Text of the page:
The truth is that espresso coffee is known to have stronger flavors compared to other coffee-making methods. This is because it’s made from a medium-dark or dark roast.
Using pressure magnifies the natural characteristics of your coffee in one shot. This can be overwhelming to a newbie, but you might feel like an expert barista and determine the complexities in a shot of espresso once you get used to it.
With that said, your espresso’s overall flavor will vary depending on the coffee beans, so make sure to choose the right fit for your tastebuds. If you’re unsure, start off with a medium roast espresso blend and figure out what you like before moving onto specific single-origin beans.
Nespresso and Espresso Compared
The taste between a Nespresso vs Espresso coffee comes down to how intense the flavors can cut through.
While the Nespresso has good flavors, the difference is it’s less intense compared to real espresso. A good quality espresso coffee will have a richer and defined flavor with a full-body and smooth mouthfeel.
One thing to consider in using an espresso machine is that it has a wide margin of error, which can turn out poorly if you don’t know what you’re doing. Even if you consider most of the factors to make espresso, sometimes you’re subject to problems such as an incorrect grind, that’ll result in a low-quality shot.
With a Nespresso machine, you’ll achieve a consistent taste in your coffee, but it won’t blow you away in terms of flavor.
Price-wise, buying a Nespresso Machine is more cost-effective for your home vs an espresso machine. The majority of Nespresso’s line-up falls under $200, with some going around $500. Most inexpensive models can brew original Nespresso capsules while the more expensive coffee makers come with more bells and whistles.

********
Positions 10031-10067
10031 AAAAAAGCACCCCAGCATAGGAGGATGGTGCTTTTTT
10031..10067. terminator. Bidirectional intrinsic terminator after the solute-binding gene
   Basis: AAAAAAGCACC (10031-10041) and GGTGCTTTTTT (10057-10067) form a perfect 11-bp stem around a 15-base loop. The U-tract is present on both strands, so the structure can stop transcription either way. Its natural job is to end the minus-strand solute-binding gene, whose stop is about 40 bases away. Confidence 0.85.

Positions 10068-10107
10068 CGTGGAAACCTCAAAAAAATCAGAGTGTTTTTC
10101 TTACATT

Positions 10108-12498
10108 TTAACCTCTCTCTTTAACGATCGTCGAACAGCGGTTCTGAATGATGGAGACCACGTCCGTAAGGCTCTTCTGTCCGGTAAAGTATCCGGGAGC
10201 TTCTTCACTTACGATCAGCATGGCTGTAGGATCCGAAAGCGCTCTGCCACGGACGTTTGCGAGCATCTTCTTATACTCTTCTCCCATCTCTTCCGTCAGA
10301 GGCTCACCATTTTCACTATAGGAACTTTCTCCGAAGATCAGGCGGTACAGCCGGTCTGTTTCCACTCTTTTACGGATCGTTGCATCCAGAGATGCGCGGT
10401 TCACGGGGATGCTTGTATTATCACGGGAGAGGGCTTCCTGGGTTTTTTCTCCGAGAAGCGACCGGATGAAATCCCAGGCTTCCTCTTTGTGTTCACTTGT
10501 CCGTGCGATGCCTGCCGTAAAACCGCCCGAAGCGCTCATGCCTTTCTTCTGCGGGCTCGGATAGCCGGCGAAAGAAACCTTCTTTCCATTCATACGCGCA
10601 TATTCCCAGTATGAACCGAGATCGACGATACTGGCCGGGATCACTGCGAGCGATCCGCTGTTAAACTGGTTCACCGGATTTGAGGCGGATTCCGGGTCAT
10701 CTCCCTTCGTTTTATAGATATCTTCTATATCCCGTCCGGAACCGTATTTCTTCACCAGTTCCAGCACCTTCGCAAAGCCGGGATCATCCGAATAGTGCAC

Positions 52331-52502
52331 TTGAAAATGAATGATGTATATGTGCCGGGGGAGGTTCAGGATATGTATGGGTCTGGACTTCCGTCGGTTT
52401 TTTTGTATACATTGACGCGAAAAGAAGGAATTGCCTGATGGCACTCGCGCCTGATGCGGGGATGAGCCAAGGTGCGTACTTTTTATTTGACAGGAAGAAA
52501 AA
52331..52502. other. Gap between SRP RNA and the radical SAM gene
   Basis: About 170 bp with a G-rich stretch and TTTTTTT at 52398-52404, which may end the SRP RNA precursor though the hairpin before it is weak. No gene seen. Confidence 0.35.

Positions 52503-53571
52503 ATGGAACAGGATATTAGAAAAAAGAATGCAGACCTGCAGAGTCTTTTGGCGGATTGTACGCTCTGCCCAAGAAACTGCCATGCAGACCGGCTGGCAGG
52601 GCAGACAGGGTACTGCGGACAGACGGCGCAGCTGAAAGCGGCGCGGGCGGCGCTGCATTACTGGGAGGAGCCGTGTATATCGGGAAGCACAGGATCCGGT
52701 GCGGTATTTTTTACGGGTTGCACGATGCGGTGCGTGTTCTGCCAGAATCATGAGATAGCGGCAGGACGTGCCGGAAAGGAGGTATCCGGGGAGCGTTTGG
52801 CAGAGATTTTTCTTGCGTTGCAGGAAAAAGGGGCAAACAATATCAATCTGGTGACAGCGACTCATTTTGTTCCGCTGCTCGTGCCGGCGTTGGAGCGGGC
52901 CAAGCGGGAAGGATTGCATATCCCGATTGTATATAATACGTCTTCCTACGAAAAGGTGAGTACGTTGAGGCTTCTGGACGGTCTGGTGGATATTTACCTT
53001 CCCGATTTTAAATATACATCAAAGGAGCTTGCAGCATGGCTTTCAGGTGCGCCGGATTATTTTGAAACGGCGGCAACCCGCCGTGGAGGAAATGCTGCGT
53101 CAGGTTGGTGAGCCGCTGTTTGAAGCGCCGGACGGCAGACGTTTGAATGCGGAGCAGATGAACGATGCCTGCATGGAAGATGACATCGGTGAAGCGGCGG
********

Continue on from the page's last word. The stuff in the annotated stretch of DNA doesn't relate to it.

Cost may vary depending on your preferred coffee quality in purchasing a home espresso machine. Prices start at around $100, with many machines going beyond $1000.
Most espresso machines have an attached steam wand for milky coffee fans, but if you wanna go for Nespresso, you would have to purchase a separate milk frother in the form of an aeroccino.
Some espresso machines have an attached grinder, but they do cost more, and it is recommended to get a separate burr grinder to get the best quality out of your coffee beans. You can use pre-ground coffee, but it might be better to go for a Nespresso coffee maker instead as the flavors will be roughly the same.
While a Nespresso machine can be cheaper upfront, Nespresso pods cost more per cup than using coffee grounds.
It’s no wonder why Nespresso is synonymous with convenience. All of these machines can make a cup of coffee just by filling up the water tank, popping in the capsule, and pushing a single button. If you want less of a hassle to make your coffee, it’s best to go for Nespresso vs espresso machine.
On the other hand, traditional espresso machines can provide a rewarding experience, coupled with a steep learning curve.
You’ll need to learn and adjust the brewing parameters like the dose, grind size, temperature, volume, and even the way you tamp your grounds. With enough practice, you can pull a delicious espresso just like a pro-barista.
If you enjoy the process of dialing in a shot or at-least learning how to do so, a real espresso machine can be a thing of beauty. But, remember, there is much more work involved than simply pressing a button and sipping on your brew. So, it depends on what you prefer. What you enjoy might be someone else’s worst nightmare!
Nonetheless, there are also more automated alternatives outside of single serve brewing. Including automatic espresso machines that let you program the volume of your espresso shots is less of a hassle than semi-automatic machines, but they cost more!
The differences between Nespresso vs Espresso boils down to convenience vs quality. Your choice of machine will depend on your preferred way to make your coffee.
If you’re after the full flavors and complexities of coffee, along with complete flexibility, an espresso machine is a right fit for you.
The Nespresso would be preferable for your home if you want to save time and get a quick caffeine fix. It doesn’t cost as much compared to other single-serve coffee makers as well.
No matter what you do, keep brewing!
Ex-Barista and now coffee writer
A life long coffee drinker, Philip has been looking for new ways to enjoy coffee since he started in the coffee industry in 2017. His favorite coffee is a light roast Rwandan single origin. If he’s not binging on food shows or trying out new coffee recipes, you can catch him here at Sip Coffee!